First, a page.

bassDrake Magazine Back Issue Content 2021Fly Fishing IndustryHomepage ContentLodges, Outfitters, and GuidesBass Fy Fishing

Let’s Go Bass’n

It’s time to test the warmwaters

By Beau Davis and Tom Bie

Photo by Jeremiah Watt

Want to avoid bumping elbows with ten million new trout-chasers this summer? Then consider a guided day on some warmwater. You’ll surely face a less-pressured fishery, and if the trip includes kicking around in a float-tube, you get the added benefit of pretending it’s exercise.



Sitting beside Washington’s Yakima River (a great trout fishery in its own right), Red’s offers both largemouth and smallmouth options, including access to one of the best largemouth fisheries in the state: Hilltop Lake. Known for great structure and low angling pressure (due to its private and flyfishing-only status), Hilltop’s cattails and weed beds offer legit shots at five-pounders. Plus, Hilltop is close to the Gorge Amphitheater, so if country’s your thang, plan ahead for next year and catch Chris Stapleton at the Gorge in June 2022. (Hippies don’t have to wait as long—pull off the coveted Phish/Fish two-fer in mid-July 2021.) REDSFLYSHOP.COM



If you’ve chased steelhead or redsides anywhere near Maupin, you’ve likely visited John and Amy Hazel’s shop (located on the strip, downtown). Try something new this summer and head an hour east for smallies. These are one-day, ten-mile floats on the remote and gorgeous John Day, flowing through a rugged desert canyon reminiscent of Chilean Patagonia. Big bass are not common, but big numbers are. DESCHUTESANGLER.COM



Warmwater fishing with Mossy Creek, explained: Shenandoah River or the James River, typically smallmouth, April through October, from a raft. If you like numbers, then the Shenandoah may be the better choice. But if fewer smallies feels like a fair trade-off for a shot at a 20-incher, then opt for the James. With either river, if topwater action is the goal, then aim for the latter half of the summer. And if you’re a muskie hunter, think early (May/June) or late (September—March). MOSSYCREEKFLYFISHING.COM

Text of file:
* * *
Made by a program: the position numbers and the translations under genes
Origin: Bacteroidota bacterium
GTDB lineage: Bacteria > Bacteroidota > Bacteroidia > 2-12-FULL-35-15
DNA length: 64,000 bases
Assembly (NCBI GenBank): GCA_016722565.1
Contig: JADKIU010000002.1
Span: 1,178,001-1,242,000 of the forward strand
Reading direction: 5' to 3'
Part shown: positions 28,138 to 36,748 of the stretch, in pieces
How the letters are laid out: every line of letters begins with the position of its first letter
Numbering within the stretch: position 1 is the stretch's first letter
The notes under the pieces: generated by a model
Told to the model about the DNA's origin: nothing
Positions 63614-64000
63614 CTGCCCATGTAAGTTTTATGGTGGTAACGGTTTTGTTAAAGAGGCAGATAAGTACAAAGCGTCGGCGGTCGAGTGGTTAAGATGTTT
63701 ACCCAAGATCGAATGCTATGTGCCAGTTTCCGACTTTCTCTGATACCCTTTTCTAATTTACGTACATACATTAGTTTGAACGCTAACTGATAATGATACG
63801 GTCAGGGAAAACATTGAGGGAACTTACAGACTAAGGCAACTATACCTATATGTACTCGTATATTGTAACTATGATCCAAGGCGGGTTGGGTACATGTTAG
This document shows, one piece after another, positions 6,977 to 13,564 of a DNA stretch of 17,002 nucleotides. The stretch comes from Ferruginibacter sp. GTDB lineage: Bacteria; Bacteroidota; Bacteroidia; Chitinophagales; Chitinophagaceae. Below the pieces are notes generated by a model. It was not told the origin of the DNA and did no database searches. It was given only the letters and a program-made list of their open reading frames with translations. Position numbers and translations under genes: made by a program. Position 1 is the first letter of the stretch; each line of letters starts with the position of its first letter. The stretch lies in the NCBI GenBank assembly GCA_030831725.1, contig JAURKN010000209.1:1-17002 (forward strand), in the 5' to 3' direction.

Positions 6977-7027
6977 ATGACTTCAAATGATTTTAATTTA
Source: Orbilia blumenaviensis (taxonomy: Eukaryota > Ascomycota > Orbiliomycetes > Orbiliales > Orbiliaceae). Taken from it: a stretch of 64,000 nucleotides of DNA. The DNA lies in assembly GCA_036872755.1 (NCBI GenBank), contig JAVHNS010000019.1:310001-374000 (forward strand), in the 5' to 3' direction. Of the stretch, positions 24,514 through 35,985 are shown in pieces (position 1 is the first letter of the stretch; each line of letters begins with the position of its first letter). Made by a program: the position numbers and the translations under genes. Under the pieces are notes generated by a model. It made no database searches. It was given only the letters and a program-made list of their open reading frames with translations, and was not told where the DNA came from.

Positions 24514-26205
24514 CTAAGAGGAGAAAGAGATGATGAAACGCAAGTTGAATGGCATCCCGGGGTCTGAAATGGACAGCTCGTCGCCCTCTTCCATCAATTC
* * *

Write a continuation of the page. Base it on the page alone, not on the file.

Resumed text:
Kern River shop owner Guy Jeans offers one of the most original guided experiences in the country with his three-day, $1,500 Heritage Trout Challenge (golden trout, Little Kern Golden, and the Kern River Rainbow). And while no flyfisher should travel to Kernville without spending at least a day or two chasing goldens, catching smallmouth and largemouth on the Lower Kern is a blast. If you want to make it a warmwater weekend, add a day of carp wrangling on nearby Lake Isabella. KERNRIVERFLYFISHING.COM



The waters surrounding Dally’s are justifiably famous for producing monster browns, especially the White, especially on streamers. Lesser known is that nearby Crooked Creek offers some of the finest smallmouth fishing in Arkansas—and these smallies are wild and native. Access can be tough on Crooked, though, as can finding the best hidey-holes. Hiring a guide at Dally’s can help solve both problems. THEOZARKFLYFISHER.COM



Shultz Outfitters has one of the more notable warmwater programs in the country, having created a nearly year-round smallmouth fishery out of the entire 125-mile-long Huron River—just a few decades removed from the Huron being one of the most polluted waterways in the country. Streamers are typically the smallmouth ticket on the Huron, but Mike Shultz and his crew of talented guides also head up to Northeastern Wisconsin each June and August for some topwater action with Tim Landwehr and the gang at Tight Lines Fly Shop in De Pere.


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Tom Bie is the founder, editor, and publisher of The Drake. He started the magazine in 1998 as an annual newsprint publication based in Jackson Hole, Wyoming. He then moved it to Steamboat, Colorado (1999), Boulder, Colorado (2001), and San Clemente, California (2004), as he took jobs as managing editor at Paddler, Senior Editor at Skiing, and Editor-in-Chief at Powder, respectively. Tom and The Drake are now both based in Denver, Colorado, where The Drake is finally all grows up(Swingers, 1996) to a quarterly magazine.

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